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New York Mets History

Mets trades with the Cubs have a noticeable gap between the deals

CHICAGO - AUGUST 30: Angel Pagan #16 of the New York Mets follows the flight of the ball after hitting against the Chicago Cubs on August 30, 2009 at Wrigley Field in Chicago, Illinois. The Mets defeated the Cubs 4-1. (Photo by Jonathan Daniel/Getty Images)
CHICAGO - AUGUST 30: Angel Pagan #16 of the New York Mets follows the flight of the ball after hitting against the Chicago Cubs on August 30, 2009 at Wrigley Field in Chicago, Illinois. The Mets defeated the Cubs 4-1. (Photo by Jonathan Daniel/Getty Images)
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13 Sep 1997: Pitcher Turk Wendell of the New York Mets stretches prior to the Mets 9-6 victory over the Montreal Expos at Shea Stadium in Flushing, New York. Mandatory Credit: Ezra C. Shaw/Allsport

1990s trades between the Mets and Cubs

The 1990s replicated what these two organizations did in the 2000s as far as trades are concerned. After many years of never doing a deal, they struck with three over the course of the decade.

It all began on March 30, 1994, when Chicago traded infielder Jose Vizcaino to New York for a minor leaguer plus Anthony Young. It was a relatively innocuous trade although Vizcaino did play well for the Mets.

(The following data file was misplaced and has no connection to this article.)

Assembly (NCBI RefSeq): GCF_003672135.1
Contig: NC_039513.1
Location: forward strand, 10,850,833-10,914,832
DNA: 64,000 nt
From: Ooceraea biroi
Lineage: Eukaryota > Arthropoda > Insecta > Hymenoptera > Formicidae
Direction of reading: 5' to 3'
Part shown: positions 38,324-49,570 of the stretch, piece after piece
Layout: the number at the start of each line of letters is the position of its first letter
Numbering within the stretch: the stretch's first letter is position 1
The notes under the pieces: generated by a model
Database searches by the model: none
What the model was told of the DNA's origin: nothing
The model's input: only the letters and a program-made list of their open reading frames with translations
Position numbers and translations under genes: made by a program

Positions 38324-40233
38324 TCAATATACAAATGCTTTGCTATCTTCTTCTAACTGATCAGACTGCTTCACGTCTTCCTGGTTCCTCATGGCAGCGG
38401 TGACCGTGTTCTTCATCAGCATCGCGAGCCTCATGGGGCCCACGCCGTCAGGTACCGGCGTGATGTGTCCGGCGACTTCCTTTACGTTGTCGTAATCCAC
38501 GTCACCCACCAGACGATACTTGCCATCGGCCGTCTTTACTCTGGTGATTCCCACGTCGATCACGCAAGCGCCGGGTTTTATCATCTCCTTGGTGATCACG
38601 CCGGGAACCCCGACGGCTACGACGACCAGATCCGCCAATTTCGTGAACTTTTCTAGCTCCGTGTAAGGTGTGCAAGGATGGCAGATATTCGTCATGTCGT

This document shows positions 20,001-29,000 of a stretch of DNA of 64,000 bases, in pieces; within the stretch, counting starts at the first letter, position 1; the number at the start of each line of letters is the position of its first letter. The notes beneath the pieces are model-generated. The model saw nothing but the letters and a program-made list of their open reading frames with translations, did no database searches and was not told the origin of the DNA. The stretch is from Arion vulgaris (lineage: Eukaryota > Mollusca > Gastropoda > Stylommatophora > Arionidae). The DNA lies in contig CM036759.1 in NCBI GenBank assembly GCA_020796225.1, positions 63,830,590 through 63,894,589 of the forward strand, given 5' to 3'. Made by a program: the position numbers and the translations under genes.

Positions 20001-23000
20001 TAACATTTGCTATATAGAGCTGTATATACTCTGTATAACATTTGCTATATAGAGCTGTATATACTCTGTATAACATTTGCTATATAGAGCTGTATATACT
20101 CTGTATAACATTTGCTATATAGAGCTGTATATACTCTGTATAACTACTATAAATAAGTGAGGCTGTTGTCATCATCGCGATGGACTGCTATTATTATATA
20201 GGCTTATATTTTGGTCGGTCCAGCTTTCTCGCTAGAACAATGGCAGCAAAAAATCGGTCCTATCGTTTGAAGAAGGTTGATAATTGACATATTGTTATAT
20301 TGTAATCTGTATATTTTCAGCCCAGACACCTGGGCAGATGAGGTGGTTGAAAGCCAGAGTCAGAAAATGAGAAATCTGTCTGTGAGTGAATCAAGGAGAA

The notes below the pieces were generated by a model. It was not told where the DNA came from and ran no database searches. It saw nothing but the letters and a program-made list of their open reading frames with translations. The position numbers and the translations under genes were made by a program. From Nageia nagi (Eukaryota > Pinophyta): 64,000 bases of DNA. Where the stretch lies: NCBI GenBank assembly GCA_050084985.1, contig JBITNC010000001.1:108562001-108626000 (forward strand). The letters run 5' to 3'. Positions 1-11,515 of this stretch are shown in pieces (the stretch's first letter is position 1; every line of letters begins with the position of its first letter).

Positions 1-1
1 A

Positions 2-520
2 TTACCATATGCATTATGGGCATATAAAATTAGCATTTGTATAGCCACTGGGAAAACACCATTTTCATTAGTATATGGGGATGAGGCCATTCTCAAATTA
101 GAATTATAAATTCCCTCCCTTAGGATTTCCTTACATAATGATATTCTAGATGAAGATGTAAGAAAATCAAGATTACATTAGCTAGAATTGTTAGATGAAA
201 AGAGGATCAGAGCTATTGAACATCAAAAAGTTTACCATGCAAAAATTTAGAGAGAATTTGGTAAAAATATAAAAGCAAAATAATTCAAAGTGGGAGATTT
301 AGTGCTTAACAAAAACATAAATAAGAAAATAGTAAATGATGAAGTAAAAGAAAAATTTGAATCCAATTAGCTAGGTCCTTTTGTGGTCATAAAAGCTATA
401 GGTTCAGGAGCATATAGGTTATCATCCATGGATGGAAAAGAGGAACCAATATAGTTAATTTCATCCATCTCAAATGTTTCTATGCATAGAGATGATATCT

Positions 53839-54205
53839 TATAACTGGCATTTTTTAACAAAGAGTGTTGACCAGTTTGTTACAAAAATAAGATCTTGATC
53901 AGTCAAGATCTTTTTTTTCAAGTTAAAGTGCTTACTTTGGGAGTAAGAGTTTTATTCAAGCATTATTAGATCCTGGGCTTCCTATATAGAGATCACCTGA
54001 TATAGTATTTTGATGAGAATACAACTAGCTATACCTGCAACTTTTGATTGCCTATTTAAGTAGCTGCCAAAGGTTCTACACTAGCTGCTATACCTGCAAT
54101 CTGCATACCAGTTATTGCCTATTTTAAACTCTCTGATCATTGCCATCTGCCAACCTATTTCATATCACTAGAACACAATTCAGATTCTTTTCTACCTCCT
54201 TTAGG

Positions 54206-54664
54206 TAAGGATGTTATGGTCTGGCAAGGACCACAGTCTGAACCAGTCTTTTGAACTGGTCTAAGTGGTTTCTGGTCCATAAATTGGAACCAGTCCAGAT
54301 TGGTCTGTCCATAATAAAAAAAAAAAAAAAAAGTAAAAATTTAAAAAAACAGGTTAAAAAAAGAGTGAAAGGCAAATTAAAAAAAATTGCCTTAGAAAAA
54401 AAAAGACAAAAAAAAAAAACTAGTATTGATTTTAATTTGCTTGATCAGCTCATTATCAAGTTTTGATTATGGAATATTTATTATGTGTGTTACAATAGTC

The two teams made a deal a little over two years later and got the most traded player in MLB history involved—the player to be named later. On April 8, 1996, Matt Franco was sent to the Big Apple for the player to be named later. It ended up being a minor leaguer named Chris DeWitt.

Franco enjoyed a few years in New York mostly as a pinch-hitter. This was far from a blockbuster deal. The final trade the two teams made in the 1990s, however, could be considered one.

This trade took place on August 8, 1997. Once again, a player to be named later was included in the deal. It ended up actually being two players, Mark Clark and Manny Alexander. They were paired with Lance Johnson on the journey to Wrigley Field.

In return, the Mets got Brian McRae, Mel Rojas, and Turk Wendell. Those three had mixed results during their time in New York. Wendell is remembered most fondly as the eccentric reliever the Mets could call upon to get some big outs.

Following this major deal between the two teams, they closed for business until the 2006 purchase of Pagan. The gap between deals nearly matched the current one dating back to 2009.

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